• Your objective comes next. It should be as specific as possible. Saying you want ABC job with XYZ company helps the recruiter know exactly what you want. Many people will tell you a specific objective cuts your chances of being considered for other positions. This is bogus advice. If you want to go after more than one job, compose and send more than one resume. When it comes to being selected for an interview, you need to focus on and qualify for the job the recruiter is working at that moment.

  • The professional qualifications brief or summary usually follows the objective. If you are doing a keyword summary, you’ll be listing the buzz words and phrases human and computer screeners want to see. Of course, you’ll need to show in your experience section why you deserve to claim this expertise.

    Example for a Human Resources professional:
              Compensation and Benefits, Organizational Development, Technical Training,       Recruiting, Change Management, Affirmative Action, OSHA Requirements, Mentoring Programs

    A professional qualifications brief can include experience, skills, personality traits and philosophical statements that illustrate who you are and what you have to offer. These summary statements should be a unique personal description which relates to the job you want. Bland qualifications briefs that talk very generally about being a results-oriented, hands-on, people person waste resume space and recruiter time.

    Example for an International Business Professional:
  • Extensive understanding of global socioeconomics.

  • A transcultural individual who is comfortable with people and settings around the world.

  • Skilled at bringing a diversity of people together to pursue a common goal.

  • Willing to relocate abroad.

Your experience section generally comes next. You can frame it according to jobs or activities/functions. If you choose a chronological format, you’ll list your most important and relevant achievements under each job title. If you work by function, you’ll put each accomplishment under its corresponding functional title such as Project Management, Accounting/ Finance Experience, or Installing Computer Networks. Rather than describing your responsibilities, which does little to set you apart from your competition, spotlight the specific contributions you’ve made in the position or activity.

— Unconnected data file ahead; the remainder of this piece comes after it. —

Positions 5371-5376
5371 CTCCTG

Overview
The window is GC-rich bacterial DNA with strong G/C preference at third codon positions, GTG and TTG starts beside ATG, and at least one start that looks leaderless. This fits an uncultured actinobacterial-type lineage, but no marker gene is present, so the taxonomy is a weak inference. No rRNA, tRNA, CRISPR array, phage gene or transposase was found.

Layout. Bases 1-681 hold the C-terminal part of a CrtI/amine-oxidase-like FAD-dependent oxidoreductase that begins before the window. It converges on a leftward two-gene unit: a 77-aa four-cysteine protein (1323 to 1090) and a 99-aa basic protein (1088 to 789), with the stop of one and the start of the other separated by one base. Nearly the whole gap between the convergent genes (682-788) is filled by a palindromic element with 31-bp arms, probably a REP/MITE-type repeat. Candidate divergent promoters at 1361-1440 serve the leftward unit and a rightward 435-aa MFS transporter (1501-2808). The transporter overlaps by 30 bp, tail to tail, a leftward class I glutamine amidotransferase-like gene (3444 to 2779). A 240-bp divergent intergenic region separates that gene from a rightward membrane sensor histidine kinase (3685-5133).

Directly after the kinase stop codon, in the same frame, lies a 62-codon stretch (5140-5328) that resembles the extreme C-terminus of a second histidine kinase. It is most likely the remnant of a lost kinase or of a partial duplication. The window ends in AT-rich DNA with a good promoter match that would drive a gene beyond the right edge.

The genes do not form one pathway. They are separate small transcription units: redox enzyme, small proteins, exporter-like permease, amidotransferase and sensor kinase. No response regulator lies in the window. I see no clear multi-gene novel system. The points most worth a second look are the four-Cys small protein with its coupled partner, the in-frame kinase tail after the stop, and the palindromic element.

Example:

Use:  Developed and coordinated the first annual Basketball Hoopathon, which raised $10,000 for the local family shelter.

Instead of:  Responsible for raising money for charity.

  • Start your accomplishment statements with action verbs. They have a lot more sizzle than “duties included.”

  • Quantify whenever you can. Talk about amount of money earned or saved, percent of improvement, day or hour reductions per process, and number of employees or participants you managed, coached or trained.

  • Sprinkle jargonal terms favored by your career or industry liberally throughout. Using the right buzz words is like speaking French in Paris. It captures your reader’s attention and elicits her respect.

  • Include your volunteer or extra-curricular activities in this section, if you have little paid experience or your non-paid work is relevant to the position you seek.  As meshing these activities can be confusing in a strict chronological format, you may choose to list your activities by name and leave out the dates, or go with a functional format.

  • Speaking of dates: they can be your friends or enemies. If you are worried about how they fit together in your resume, use number of years or months instead, or delete them.

  • Your education goes either below your experience or above it, depending upon which you think is more important. For many recent college graduates, their education is more relevant to their job objective than their stints at Burger King or Kroger. If, however, your paid or unpaid positions reflect what you can do for a potential employer better than your degree in Anthropology, slip education under your experience section.

  • As noted above, you may discuss professional organization and community activities in your experience. Or you may choose to put them in an Activities/ Organizations group below either education or experience. Be sure to list your awards, offices and memberships, putting the most important, prestigious ones toward the top.

  • Finally, don’t list salary history or requirements, reasons for leaving, or references in the body of your resume. Put them on a separate page.